The Mind-Bending World Of Doctor Strange

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Marvel Studios’ latest foray into the mega-successful Marvel Cinematic Universe (MCU) is Doctor Strange. Benedict Cumberbatch plays the title character, a former brilliant neurosurgeon who becomes a sorcerer after a reluctant personal journey.

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Basically, Doctor Strange is an origin story that introduces audiences to the sorcerer and his world. After a car accident shatters the nerves in his hands, Dr. Stephen Strange is desperate to repair the nerve damage so he can resume his shallow, entitled lifestyle. Think of a less charming version of Tony Stark before he became the heroic Iron Man. His desperation takes him to Nepal where he comes across a secret sect of sorcerers led by the Ancient One (Tilda Swinton) and her lieutenants Mordo (Chiwetol Ejiofor) and Wong (Benedict Wong). The sorcerers introduce Strange to the mind-bending reality of the multiverse with its indescribable dimensions and its evils. Their mission is one of seeking enlightenment and of guarding the Earth and our dimension from evil. In this case, the extradimensional being Dormammu and its disciple, Kaecillus (Mads Mikkelson) a former student of the Ancient One who embraced the dark side of sorcery and wants to learn the secret of immortality.

Doctor Strange would have been a standard coming-of-age origin story if not for the wildly trippy visuals and the performance by Cumberbatch. Once again Marvel Studios strikes gold with its casting in the pivotal role of the sorcerer, and remarkably enough with Swinton. With the latter, the casting choice is controversial because of the racial and gender-swapping nature being that the Ancient One in the Marvel Comics is an elderly Asian male. But Swinton does nicely in her critical role.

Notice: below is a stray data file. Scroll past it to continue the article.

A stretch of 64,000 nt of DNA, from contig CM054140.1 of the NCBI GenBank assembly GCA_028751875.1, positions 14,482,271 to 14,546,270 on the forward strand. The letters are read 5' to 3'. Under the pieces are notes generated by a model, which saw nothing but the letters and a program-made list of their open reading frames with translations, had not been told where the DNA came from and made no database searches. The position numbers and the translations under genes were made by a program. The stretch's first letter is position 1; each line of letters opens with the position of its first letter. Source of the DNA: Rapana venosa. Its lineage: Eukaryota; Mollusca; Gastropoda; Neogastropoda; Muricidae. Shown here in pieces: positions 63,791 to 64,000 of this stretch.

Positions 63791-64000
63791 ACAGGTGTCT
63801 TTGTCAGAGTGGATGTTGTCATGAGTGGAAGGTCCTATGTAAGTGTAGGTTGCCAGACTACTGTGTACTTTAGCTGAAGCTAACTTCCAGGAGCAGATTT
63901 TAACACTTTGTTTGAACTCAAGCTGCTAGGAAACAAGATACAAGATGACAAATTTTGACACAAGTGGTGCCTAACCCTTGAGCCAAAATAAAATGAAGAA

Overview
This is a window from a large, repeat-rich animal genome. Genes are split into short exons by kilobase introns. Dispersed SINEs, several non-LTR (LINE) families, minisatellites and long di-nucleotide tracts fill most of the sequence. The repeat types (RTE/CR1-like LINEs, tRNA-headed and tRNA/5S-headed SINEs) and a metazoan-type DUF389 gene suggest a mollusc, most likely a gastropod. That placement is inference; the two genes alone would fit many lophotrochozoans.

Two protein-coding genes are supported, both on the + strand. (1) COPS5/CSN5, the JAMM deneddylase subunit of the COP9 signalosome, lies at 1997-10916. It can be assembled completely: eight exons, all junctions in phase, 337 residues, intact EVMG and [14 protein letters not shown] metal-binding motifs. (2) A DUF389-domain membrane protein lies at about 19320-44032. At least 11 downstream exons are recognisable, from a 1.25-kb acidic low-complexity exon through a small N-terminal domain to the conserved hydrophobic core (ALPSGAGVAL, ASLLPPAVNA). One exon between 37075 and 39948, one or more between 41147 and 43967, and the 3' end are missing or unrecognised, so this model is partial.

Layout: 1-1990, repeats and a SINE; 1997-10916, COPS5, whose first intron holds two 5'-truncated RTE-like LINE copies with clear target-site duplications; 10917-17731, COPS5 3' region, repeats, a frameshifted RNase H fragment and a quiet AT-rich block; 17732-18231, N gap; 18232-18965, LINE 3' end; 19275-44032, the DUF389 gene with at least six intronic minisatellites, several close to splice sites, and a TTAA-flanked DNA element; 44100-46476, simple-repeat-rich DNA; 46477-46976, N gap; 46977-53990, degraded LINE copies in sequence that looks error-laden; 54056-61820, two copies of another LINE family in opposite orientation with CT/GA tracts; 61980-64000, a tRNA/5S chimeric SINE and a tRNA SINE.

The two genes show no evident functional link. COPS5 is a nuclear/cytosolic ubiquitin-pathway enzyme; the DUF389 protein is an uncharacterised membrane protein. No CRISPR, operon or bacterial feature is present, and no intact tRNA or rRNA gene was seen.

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The drawbacks to Doctor Strange have to do with a common complaint about most MCU films, namely the villains. There isn’t any depth to Kaecillus, he’s very one-dimensional and is upstaged late in the film by the gigantic visage of Dormammu, who should’ve had more screen time. Even there, the supposedly powerful foe was handled fairly easily by Strange. Other characters were hit or miss. Mordo had an interesting arc where his fundamental belief system is shaken to the core, while Dr. Christine Palmer (Rachel McAdams) was forgettable and didn’t have any screen presence or chemistry with her former lover Strange.

The story itself was serviceable but on the whole comes off as formulaic for an MCU film. It goes like this; unlikeable or self-centered main character gains super powers and undergoes an emotional journey as a reluctant hero before fully embracing his destiny as a full-fledged hero.

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Still, Doctor Strange is an entertaining MCU film that should be placed in the upper mid tier of the other MCU films thanks to director Scott Derrickson’s vibrant eye for colorful optics. There are many imaginative visuals and effects shots that have never been seen on the large screen. Stephen Strange’s forays into the multidimensional void are alone worth the price of admission, especially in 3D. Many shots perfectly mirror Dr. Strange co-creator Steve Ditko’s unique look, which is astonishing to behold in live action, while unnerving at the same time.

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With this film, Marvel Studios has successfully introduced another novel and spectacular corner of the expanding MCU. Even though the script could have used some more work to match its eye-popping scenery, Doctor Strange is a welcome addition to the MCU and hopefully the good doctor/sorcerer will take an even greater role in it.

José Soto